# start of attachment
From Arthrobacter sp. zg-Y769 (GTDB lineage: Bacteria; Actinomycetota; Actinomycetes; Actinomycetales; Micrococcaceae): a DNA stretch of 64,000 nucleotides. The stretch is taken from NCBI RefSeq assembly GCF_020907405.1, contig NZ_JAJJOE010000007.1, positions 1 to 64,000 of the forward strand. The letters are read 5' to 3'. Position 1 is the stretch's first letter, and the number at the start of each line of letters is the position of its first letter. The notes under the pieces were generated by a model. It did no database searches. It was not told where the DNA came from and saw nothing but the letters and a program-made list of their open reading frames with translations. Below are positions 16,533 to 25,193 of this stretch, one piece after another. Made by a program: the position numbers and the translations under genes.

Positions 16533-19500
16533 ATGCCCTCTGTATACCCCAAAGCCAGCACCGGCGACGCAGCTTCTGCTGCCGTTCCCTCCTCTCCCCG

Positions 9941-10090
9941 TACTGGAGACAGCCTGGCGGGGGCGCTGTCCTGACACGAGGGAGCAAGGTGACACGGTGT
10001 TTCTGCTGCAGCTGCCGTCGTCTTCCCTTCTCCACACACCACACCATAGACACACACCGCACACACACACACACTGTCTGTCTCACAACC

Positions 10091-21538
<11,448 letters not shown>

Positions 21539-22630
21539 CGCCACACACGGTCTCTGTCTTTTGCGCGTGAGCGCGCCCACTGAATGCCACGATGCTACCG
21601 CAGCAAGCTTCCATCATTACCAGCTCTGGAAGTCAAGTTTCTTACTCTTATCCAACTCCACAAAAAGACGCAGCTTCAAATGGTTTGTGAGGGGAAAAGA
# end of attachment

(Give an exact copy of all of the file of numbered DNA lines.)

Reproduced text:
From Arthrobacter sp. zg-Y769 (GTDB lineage: Bacteria; Actinomycetota; Actinomycetes; Actinomycetales; Micrococcaceae): a DNA stretch of 64,000 nucleotides. The stretch is taken from NCBI RefSeq assembly GCF_020907405.1, contig NZ_JAJJOE010000007.1, positions 1 to 64,000 of the forward strand. The letters are read 5' to 3'. Position 1 is the stretch's first letter, and the number at the start of each line of letters is the position of its first letter. The notes under the pieces were generated by a model. It did no database searches. It was not told where the DNA came from and saw nothing but the letters and a program-made list of their open reading frames with translations. Below are positions 16,533 to 25,193 of this stretch, one piece after another. Made by a program: the position numbers and the translations under genes.

Positions 16533-19500
16533 ATGCCCTCTGTATACCCCAAAGCCAGCACCGGCGACGCAGCTTCTGCTGCCGTTCCCTCCTCTCCCCG

Positions 9941-10090
9941 TACTGGAGACAGCCTGGCGGGGGCGCTGTCCTGACACGAGGGAGCAAGGTGACACGGTGT
10001 TTCTGCTGCAGCTGCCGTCGTCTTCCCTTCTCCACACACCACACCATAGACACACACCGCACACACACACACACTGTCTGTCTCACAACC

Positions 10091-21538
<11,448 letters not shown>

Positions 21539-22630
21539 CGCCACACACGGTCTCTGTCTTTTGCGCGTGAGCGCGCCCACTGAATGCCACGATGCTACCG
21601 CAGCAAGCTTCCATCATTACCAGCTCTGGAAGTCAAGTTTCTTACTCTTATCCAACTCCACAAAAAGACGCAGCTTCAAATGGTTTGTGAGGGGAAAAGA